We carry smartphones in our pockets, the streets are dotted with semi-autonomous cars, but in the research laboratory experiments are still being designed by...
What enables electrons to be transferred swiftly, for example during photosynthesis? An interdisciplinary team of researchers has worked out the details of how...
For the first time, scientists have precisely measured the effective electrical charge of a single molecule in solution. This fundamental insight of an SNSF Professor could also pave the way for future medical diagnostics.
Electrical charge is one of the key properties that allows molecules to interact. Life itself depends on this phenomenon: many biological processes involve...
At the JEC World Composite Show in Paris in March 2018, the Fraunhofer Institute for Laser Technology ILT will be focusing on the latest trends and innovations in laser machining of composites. Among other things, researchers at the booth shared with the Aachen Center for Integrative Lightweight Production (AZL) will demonstrate how lasers can be used for joining, structuring, cutting and drilling composite materials.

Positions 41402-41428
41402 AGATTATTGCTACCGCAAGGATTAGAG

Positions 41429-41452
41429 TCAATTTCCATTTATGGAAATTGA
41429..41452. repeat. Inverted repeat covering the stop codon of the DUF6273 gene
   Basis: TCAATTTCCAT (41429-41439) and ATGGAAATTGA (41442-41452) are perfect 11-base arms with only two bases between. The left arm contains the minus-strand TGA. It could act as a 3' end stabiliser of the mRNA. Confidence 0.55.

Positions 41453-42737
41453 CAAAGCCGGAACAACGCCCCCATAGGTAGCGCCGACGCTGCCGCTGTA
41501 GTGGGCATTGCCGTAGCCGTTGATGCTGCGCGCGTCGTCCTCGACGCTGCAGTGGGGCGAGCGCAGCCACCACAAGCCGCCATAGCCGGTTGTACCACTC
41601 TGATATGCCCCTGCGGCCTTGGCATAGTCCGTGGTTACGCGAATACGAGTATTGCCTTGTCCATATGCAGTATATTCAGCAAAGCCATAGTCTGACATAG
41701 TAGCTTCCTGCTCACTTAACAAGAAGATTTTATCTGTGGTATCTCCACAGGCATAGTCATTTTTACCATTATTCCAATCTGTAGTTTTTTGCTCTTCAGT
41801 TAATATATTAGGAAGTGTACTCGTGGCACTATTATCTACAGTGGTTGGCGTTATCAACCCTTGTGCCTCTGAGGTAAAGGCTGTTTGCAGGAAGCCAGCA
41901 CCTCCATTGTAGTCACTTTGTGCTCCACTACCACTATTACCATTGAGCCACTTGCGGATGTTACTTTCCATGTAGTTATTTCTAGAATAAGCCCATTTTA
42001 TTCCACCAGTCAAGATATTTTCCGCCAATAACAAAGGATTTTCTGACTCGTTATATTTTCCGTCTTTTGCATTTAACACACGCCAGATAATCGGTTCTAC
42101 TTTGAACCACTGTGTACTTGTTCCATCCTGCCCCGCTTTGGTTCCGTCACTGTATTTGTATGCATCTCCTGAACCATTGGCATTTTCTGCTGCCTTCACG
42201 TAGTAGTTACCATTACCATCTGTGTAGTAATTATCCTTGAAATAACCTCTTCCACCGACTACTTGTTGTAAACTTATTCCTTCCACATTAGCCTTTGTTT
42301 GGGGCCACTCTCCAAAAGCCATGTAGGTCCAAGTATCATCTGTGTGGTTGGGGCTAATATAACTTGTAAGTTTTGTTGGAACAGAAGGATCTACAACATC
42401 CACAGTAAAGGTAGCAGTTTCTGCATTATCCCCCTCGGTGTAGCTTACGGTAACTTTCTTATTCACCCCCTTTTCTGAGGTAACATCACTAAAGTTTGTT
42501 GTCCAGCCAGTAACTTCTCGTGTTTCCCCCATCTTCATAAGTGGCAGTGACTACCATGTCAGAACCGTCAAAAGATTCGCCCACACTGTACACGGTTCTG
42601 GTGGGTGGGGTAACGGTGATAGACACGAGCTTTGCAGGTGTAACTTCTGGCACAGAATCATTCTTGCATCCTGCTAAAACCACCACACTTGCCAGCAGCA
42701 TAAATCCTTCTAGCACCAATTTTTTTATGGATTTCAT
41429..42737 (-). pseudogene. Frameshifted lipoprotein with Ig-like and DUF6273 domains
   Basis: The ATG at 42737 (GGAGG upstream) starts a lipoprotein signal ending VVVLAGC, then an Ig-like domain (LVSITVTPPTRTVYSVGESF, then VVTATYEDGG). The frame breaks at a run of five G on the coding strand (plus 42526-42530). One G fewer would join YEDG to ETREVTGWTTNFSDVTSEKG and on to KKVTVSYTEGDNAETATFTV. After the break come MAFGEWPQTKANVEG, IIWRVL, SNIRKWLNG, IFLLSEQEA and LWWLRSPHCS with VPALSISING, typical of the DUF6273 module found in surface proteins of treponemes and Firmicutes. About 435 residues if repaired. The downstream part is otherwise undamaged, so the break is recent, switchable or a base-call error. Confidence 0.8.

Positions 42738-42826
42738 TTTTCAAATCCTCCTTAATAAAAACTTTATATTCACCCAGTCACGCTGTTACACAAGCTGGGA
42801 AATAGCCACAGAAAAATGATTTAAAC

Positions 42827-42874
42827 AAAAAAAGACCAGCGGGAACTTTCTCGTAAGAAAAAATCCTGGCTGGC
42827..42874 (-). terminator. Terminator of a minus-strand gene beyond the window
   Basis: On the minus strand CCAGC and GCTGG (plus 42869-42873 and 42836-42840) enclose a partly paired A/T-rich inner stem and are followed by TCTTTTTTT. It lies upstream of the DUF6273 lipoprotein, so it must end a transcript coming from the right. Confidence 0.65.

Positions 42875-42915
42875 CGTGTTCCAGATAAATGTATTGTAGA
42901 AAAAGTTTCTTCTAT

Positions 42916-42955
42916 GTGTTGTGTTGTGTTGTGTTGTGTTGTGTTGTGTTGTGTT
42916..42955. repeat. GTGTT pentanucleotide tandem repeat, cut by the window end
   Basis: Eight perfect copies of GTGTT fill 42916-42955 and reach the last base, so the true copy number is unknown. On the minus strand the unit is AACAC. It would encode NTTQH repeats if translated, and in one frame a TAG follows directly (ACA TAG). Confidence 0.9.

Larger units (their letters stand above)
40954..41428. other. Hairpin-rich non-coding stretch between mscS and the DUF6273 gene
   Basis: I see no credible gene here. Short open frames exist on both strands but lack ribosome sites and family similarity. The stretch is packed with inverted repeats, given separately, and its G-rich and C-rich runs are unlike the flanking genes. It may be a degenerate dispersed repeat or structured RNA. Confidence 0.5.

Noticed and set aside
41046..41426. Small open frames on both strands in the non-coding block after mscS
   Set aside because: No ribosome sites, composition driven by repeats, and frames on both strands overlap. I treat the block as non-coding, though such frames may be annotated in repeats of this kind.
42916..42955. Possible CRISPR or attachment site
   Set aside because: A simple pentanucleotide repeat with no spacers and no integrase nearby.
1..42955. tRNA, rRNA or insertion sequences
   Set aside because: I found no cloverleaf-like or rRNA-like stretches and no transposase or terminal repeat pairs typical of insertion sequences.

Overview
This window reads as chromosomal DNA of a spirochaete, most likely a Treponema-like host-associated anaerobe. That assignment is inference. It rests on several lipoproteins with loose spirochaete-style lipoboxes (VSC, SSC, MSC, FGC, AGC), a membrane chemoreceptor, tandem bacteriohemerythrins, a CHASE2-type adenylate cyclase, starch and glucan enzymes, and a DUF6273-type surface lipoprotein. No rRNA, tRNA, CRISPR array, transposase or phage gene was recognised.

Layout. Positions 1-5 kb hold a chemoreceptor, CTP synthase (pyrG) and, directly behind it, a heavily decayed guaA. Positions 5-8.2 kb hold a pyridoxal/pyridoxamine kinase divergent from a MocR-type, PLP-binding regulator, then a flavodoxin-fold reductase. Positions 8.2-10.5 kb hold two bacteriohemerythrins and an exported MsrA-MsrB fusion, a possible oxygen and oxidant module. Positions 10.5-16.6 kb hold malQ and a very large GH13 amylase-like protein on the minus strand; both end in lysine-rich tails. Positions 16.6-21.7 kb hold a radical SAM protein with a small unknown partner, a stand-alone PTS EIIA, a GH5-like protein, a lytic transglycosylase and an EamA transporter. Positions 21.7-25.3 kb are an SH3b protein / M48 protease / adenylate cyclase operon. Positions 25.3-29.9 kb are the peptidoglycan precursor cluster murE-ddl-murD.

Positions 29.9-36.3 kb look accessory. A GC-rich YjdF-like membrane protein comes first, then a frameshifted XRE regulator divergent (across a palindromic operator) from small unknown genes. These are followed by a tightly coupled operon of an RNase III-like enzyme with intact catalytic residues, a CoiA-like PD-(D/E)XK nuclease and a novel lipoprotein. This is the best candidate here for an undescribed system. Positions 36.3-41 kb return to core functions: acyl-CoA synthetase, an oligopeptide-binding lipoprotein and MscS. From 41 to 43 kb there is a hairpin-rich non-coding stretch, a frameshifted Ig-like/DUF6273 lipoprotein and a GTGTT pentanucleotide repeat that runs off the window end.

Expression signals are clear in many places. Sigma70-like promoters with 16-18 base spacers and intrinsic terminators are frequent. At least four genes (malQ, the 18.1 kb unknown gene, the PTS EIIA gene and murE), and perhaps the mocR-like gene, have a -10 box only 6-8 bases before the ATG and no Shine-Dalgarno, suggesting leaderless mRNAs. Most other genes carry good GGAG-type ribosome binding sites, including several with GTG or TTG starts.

No other industry has attracted as much public attention to composite materials as the automotive industry, which along with the aerospace industry is a driver...
Scientists at Tokyo Institute of Technology (Tokyo Tech) and Tohoku University have developed high-quality GFO epitaxial films and systematically investigated their ferroelectric and ferromagnetic properties. They also demonstrated the room-temperature magnetocapacitance effects of these GFO thin films.
Multiferroic materials show magnetically driven ferroelectricity. They are attracting increasing attention because of their fascinating properties such as...
08.01.2018 | Event News
11.12.2017 | Event News
08.12.2017 | Event News
22.01.2018 | Life Sciences
22.01.2018 | Power and Electrical Engineering
22.01.2018 | Power and Electrical Engineering